April 19, 2018
Largest-ever study of its kind uses a tumour’s past to accurately predict its future
Toronto (April 19, 2018) – Findings from Canadian Prostate Cancer Genome Network (CPC-GENE) researchers and their collaborators, published today in Cell, show that the aggressiveness of an individual prostate cancer can be accurately assessed by looking at how that tumour has evolved. This information can be used to determine what type and how much treatment should be given to each patient, or if any is needed at all.
The researchers analyzed the whole genome sequences of 293 localized prostate cancer tumours, linked to clinical outcome data. These were then further analyzed using machine learning, a type of statistical technique, to infer the evolutionary past of a tumour and to estimate its trajectory. They found that those tumours that had evolved to have multiple types of cancer cells, or subclones, were the most aggressive. Fifty-nine per cent of tumours in the study had this genetic diversity, with 61 per cent of those leading to relapse following standard therapy.
March 6, 2018
Study shows that environmental exposures such as air pollution are more determinant of respiratory health than inherited genetics
Toronto (March 6, 2018) – Researchers have found strong evidence that environmental exposures, including air pollution, affect gene expressions associated with respiratory diseases much more than genetic ancestry. The study, published today in Nature Communications, analyzed more than 1.6 million data points from biological specimens, health questionnaires and environmental datasets, making this study one of the largest ever to examine the relationship between gene expression and environmental stimuli. These findings represent a groundbreaking use of big data to uncover the environmental factors that are behind diseases and inform strategies for prevention, an approach that would apply to a number of diseases, including cancer.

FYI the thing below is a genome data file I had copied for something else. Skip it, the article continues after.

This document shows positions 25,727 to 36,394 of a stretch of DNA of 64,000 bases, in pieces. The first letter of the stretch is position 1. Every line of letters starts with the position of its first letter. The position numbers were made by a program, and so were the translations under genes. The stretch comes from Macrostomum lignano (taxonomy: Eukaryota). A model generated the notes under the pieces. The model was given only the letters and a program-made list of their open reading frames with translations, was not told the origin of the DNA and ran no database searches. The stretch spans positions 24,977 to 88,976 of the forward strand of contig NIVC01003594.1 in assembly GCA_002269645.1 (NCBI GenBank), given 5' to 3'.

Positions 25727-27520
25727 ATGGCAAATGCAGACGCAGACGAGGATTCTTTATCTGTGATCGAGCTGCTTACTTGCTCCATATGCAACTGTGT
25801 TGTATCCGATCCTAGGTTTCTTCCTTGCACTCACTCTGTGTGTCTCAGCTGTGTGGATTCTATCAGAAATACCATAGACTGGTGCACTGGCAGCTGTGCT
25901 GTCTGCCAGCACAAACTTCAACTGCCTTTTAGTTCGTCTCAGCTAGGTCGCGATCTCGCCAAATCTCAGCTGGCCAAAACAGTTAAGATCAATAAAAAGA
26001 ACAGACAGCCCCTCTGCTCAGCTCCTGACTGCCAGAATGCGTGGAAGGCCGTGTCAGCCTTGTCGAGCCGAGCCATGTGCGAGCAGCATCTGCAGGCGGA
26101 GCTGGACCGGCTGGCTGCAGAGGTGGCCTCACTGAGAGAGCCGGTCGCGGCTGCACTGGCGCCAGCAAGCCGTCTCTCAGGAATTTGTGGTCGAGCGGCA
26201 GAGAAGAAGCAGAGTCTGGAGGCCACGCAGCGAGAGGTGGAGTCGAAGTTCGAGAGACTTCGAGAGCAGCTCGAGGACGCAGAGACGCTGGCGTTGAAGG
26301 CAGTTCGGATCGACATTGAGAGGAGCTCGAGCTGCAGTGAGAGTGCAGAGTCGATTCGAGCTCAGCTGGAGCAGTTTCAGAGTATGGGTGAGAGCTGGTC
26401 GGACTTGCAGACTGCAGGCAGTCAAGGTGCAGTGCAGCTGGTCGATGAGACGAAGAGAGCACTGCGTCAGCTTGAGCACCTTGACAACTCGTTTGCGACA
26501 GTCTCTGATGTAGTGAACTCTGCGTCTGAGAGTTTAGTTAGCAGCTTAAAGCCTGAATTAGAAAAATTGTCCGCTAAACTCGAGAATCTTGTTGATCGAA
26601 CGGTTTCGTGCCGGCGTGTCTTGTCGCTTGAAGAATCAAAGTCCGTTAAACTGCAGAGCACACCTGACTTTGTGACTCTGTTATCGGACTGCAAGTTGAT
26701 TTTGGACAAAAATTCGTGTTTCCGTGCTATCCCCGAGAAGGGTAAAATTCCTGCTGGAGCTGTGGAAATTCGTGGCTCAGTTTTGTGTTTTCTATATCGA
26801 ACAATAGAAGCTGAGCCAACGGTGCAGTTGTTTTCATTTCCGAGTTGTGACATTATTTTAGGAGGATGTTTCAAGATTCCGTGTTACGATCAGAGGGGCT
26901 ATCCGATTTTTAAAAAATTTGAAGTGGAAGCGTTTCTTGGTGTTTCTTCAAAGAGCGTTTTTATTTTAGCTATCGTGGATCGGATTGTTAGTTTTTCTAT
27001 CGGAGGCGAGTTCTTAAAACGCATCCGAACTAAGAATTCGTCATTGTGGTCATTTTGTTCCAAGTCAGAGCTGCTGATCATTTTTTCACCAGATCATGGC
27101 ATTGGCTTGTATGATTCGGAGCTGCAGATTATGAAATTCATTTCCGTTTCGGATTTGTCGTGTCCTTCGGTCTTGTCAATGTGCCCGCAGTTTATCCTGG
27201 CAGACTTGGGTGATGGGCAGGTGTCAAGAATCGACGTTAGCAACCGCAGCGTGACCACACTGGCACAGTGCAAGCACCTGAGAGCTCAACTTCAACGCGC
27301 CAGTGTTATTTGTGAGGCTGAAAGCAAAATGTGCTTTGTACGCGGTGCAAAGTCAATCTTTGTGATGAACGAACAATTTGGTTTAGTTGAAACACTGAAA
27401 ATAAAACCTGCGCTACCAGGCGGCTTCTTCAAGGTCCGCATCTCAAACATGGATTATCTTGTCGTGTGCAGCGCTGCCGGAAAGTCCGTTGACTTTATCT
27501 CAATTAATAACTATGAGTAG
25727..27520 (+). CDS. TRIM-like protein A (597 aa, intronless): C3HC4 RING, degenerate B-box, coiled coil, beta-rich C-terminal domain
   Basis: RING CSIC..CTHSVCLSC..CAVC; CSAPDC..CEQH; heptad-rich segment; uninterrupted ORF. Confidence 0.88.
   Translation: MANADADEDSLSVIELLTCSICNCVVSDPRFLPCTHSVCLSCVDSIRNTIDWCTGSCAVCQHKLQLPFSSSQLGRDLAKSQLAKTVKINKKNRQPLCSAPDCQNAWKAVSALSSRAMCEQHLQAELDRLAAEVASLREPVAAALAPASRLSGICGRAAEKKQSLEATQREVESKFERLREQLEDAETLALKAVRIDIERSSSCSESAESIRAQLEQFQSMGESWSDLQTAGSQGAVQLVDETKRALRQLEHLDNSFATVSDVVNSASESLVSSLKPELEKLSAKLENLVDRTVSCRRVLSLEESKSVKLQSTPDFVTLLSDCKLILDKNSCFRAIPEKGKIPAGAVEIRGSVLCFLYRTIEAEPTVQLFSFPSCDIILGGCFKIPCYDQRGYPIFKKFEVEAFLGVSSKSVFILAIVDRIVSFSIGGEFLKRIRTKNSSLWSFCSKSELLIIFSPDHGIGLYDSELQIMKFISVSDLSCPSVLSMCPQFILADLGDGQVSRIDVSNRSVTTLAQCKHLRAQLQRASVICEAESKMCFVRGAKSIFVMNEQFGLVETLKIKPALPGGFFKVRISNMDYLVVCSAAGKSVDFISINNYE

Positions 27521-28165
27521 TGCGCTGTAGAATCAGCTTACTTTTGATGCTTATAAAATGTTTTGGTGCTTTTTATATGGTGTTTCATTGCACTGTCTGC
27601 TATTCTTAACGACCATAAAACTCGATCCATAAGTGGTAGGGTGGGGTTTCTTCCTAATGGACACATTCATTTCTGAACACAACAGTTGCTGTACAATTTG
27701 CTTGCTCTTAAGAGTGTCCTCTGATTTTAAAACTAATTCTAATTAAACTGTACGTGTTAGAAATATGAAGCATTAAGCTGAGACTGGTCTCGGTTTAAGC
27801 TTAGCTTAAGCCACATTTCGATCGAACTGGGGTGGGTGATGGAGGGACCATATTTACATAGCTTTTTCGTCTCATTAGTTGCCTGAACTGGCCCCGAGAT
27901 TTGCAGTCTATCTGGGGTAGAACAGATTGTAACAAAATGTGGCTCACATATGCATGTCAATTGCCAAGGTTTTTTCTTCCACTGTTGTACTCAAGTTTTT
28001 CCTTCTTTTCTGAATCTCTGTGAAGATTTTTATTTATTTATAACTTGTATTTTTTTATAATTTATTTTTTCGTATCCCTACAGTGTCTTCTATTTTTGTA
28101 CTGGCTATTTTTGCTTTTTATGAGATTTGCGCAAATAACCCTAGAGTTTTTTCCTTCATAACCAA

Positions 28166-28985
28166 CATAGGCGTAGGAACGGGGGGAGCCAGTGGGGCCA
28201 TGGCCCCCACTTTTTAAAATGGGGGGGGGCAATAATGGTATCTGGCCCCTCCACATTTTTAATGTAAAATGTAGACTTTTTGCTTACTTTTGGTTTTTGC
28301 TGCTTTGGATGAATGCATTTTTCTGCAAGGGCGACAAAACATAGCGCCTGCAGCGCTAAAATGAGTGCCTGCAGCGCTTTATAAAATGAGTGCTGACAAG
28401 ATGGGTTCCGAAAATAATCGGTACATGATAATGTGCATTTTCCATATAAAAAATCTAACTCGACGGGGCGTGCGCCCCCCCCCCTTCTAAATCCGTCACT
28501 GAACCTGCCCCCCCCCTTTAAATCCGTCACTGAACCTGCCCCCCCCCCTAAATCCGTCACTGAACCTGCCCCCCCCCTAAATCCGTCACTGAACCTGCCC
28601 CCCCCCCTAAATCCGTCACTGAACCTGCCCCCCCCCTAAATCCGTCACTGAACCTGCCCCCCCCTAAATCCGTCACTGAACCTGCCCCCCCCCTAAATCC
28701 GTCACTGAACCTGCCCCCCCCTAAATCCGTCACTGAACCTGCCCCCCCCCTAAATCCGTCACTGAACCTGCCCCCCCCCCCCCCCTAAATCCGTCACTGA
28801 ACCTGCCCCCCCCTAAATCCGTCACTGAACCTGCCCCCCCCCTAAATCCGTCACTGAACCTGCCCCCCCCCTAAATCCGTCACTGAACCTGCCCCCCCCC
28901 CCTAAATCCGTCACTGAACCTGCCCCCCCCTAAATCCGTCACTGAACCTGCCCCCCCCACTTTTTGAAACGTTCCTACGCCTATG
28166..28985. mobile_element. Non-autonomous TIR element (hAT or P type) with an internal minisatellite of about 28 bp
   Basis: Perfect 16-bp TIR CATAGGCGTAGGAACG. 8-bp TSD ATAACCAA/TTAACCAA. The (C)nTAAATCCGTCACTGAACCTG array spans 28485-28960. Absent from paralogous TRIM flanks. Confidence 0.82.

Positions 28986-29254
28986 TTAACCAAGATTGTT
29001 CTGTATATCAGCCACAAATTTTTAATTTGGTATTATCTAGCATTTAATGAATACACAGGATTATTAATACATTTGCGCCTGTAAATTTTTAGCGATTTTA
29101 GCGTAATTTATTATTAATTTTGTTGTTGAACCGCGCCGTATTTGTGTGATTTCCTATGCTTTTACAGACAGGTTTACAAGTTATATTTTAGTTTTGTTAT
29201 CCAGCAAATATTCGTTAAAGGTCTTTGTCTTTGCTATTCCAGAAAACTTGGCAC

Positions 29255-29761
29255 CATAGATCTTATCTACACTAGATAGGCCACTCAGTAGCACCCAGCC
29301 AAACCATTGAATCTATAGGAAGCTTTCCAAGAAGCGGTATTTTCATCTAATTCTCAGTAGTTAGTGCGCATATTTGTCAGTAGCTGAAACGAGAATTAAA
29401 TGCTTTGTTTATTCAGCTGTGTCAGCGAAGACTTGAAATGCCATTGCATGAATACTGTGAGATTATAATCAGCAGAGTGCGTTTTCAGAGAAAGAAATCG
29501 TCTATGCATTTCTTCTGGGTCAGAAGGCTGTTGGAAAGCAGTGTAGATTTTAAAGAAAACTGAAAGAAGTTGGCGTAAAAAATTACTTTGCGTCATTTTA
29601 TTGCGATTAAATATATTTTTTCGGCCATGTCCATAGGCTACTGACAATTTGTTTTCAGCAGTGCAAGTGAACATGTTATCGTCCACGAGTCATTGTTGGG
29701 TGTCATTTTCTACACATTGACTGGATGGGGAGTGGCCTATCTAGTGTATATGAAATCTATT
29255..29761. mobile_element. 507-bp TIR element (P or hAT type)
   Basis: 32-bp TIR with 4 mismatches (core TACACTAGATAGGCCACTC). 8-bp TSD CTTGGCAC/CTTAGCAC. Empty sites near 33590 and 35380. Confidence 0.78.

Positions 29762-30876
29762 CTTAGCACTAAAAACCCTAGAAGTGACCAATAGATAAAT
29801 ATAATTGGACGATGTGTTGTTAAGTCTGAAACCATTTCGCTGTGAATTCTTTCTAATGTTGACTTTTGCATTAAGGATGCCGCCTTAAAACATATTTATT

December 4, 2017
OICR launches groundbreaking Cancer Therapeutics Innovation Pipeline to drive cutting-edge therapies to the clinic
Ten new projects were selected in the pipeline’s inaugural funding round, highlighting Ontario’s strengths in collaboration and drug discovery.
Toronto (December 4, 2017) – The Ontario Institute for Cancer Research (OICR) today announced the Cancer Therapeutics Innovation Pipeline (CTIP) initiative and the first 10 projects selected in CTIP’s inaugural round of funding. CTIP aims to support the local translation of Ontario discoveries into therapies with the potential for improving the lives of cancer patients. The funding will create a new pipeline of promising drugs in development, and attract the partnerships and investment to the province necessary for further clinical development and testing.
“Ontario congratulates OICR on this innovative approach to driving the development of new cancer therapies,” says Reza Moridi, Ontario’s Minister of Research, Innovation and Science. “The Cancer Therapeutics Innovation Pipeline will help ensure that promising discoveries get the support they need to move from lab bench to commercialization, and get to patients faster.”
September 6, 2017
Toronto (September 6, 2017) – Understanding a cancer’s genetics is key to selecting targeted therapies that are likely to be of the most benefit to a patient. The Ontario Institute for Cancer Research (OICR) today announced a new study, called Ontario-wide Cancer TArgeted Nucleic Acid Evaluation (OCTANE). OCTANE will use next-generation genome sequencing technology to bring a unified molecular profiling approach to five Ontario cancer centres.